The front of the Belfast parade passed St Patrick’s Catholic Church in Donegall Street without incident.
No supporters of the Orange Order march were allowed along this part of the route.
A priest stood at the entrance to the chapel as the procession passed.
Some protesting residents stood nearby and also further up the road at Clifton Street, towards Carlisle Circus, where the parade beings.
The bands stopped playing music outside the church and went down to a drumbeat, resuming their music further down Donegall Street.
However, there was criticism that some parts of the Orange march made “multiple breaches of” the Parades Commission ban on music outside the church.
Sinn Fein MLA Carál Ní Chuilín said: “Several loyalist bands clearly flouted the Parades Commission’s ruling that bands should play only a single drumbeat close to and outside St Patrick’s Church in Donegall St.
“One band even started to play the infamous Famine Song as they passed the chapel.
“Ultimately the Orange Order is responsible for these breaches as it hires these bands. Time and time again the bands chose to stick two fingers up at the parishioners of St Patrick’s.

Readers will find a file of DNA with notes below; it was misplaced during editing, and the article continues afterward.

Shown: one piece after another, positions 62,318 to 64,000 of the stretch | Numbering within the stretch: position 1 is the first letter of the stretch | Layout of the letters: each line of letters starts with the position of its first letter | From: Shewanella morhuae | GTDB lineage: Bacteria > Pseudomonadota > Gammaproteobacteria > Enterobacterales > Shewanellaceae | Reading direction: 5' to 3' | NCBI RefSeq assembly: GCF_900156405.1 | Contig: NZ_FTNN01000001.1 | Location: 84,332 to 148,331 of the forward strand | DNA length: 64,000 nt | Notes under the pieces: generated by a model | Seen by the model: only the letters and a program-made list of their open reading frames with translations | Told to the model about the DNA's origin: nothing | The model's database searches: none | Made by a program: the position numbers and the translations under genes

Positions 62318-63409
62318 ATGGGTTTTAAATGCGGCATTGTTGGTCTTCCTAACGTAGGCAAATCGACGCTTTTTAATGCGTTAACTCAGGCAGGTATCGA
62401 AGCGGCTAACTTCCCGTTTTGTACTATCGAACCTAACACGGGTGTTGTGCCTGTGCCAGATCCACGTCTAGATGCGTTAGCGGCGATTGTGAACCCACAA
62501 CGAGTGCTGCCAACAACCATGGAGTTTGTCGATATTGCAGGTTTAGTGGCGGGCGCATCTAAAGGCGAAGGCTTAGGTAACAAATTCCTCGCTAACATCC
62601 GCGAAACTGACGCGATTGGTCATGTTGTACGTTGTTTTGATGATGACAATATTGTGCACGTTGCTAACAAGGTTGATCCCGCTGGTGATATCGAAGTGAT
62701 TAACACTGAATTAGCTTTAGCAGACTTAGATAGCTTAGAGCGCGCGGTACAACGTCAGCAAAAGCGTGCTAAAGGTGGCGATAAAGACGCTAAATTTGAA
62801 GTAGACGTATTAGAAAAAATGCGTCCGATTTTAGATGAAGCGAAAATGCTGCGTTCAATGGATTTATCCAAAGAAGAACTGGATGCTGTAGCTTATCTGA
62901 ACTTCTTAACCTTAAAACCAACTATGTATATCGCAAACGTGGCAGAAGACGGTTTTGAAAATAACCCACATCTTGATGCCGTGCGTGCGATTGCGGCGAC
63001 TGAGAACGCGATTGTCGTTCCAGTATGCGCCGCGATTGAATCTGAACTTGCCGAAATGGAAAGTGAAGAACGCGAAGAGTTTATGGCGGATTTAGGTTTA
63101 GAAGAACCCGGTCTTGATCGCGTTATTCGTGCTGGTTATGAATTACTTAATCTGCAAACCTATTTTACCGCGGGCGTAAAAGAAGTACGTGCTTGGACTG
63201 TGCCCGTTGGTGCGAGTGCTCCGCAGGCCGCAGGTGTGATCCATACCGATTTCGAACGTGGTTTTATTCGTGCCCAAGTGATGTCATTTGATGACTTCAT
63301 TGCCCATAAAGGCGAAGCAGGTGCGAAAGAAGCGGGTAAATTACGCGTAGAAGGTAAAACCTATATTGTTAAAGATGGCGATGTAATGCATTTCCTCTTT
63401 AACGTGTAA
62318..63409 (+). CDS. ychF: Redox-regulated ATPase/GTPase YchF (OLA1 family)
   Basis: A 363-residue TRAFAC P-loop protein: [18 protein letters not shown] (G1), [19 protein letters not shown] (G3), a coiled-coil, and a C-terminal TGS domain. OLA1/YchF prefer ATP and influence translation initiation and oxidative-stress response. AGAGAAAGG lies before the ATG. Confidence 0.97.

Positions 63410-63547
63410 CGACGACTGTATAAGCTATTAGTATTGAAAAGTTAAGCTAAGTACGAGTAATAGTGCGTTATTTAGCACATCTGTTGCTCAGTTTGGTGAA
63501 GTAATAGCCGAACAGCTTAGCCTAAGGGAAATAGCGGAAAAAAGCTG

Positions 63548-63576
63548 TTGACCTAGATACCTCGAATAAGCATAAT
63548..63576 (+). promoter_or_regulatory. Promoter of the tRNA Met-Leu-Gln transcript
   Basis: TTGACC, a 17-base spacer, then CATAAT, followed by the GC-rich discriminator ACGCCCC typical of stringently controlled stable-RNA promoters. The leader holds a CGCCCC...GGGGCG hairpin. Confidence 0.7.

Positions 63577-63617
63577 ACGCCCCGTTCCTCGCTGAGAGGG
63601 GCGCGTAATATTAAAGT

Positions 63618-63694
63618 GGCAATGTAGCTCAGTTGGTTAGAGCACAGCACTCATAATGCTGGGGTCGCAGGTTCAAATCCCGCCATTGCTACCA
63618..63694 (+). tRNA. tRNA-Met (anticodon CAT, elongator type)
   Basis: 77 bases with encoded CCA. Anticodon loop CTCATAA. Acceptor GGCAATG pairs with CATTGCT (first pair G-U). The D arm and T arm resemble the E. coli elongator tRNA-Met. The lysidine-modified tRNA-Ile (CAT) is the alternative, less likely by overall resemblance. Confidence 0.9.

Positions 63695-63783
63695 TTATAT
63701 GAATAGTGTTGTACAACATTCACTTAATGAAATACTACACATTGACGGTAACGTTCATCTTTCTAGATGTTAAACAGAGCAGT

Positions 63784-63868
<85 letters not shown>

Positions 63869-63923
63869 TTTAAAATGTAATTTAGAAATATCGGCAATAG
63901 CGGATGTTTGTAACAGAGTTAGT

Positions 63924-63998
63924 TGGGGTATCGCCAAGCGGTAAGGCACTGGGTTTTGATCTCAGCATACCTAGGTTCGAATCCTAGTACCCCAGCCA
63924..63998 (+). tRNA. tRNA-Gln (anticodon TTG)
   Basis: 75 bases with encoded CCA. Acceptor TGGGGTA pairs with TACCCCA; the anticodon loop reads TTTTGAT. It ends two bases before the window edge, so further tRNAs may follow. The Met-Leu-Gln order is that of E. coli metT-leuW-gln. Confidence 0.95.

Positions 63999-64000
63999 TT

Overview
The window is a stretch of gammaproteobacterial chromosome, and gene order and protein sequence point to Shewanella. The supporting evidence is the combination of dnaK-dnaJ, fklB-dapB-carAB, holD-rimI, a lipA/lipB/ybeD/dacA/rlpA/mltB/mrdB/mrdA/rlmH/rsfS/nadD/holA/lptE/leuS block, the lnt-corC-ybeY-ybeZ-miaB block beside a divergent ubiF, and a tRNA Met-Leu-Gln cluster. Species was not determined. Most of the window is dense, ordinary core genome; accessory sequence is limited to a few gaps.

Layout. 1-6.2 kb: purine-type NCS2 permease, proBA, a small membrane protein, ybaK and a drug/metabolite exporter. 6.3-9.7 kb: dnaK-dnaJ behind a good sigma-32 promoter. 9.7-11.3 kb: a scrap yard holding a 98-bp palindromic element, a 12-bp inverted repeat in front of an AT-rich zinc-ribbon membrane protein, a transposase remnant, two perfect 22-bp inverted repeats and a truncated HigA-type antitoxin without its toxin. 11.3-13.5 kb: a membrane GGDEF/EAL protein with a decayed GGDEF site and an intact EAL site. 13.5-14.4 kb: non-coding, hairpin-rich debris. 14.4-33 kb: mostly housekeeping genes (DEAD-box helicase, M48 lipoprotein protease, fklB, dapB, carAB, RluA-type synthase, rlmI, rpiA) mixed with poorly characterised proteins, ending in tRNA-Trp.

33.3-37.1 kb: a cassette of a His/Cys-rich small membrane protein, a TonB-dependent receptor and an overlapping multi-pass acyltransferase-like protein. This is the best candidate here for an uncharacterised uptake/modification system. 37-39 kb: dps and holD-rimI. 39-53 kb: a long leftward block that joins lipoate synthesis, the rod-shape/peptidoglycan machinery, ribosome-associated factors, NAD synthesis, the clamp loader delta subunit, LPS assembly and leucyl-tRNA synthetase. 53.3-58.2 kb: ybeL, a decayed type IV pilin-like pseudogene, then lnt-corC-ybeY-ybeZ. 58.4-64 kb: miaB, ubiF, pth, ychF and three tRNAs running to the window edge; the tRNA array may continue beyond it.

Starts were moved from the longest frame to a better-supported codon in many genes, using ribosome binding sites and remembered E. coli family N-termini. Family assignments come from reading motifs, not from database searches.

“The Orange Order claims it wants respect for its expression of culture but respect is a two-way street.”
Earlier, the parade was allowed to pass down the Crumlim Road, where Orangemen have been banned during their return walk later on Saturday.
Planned protests by nationalist residents groups were called off. Around 20 residents stood outside Ardoyne shops as the parade came past.
The residents told media that they were there to observe, not to protest. There was no incident.
The new PSNI chief constable George Hamilton had earlier visited the area to see the large security operation in the north of the city.
“I think we are in as good a place as we can be just now,” he said.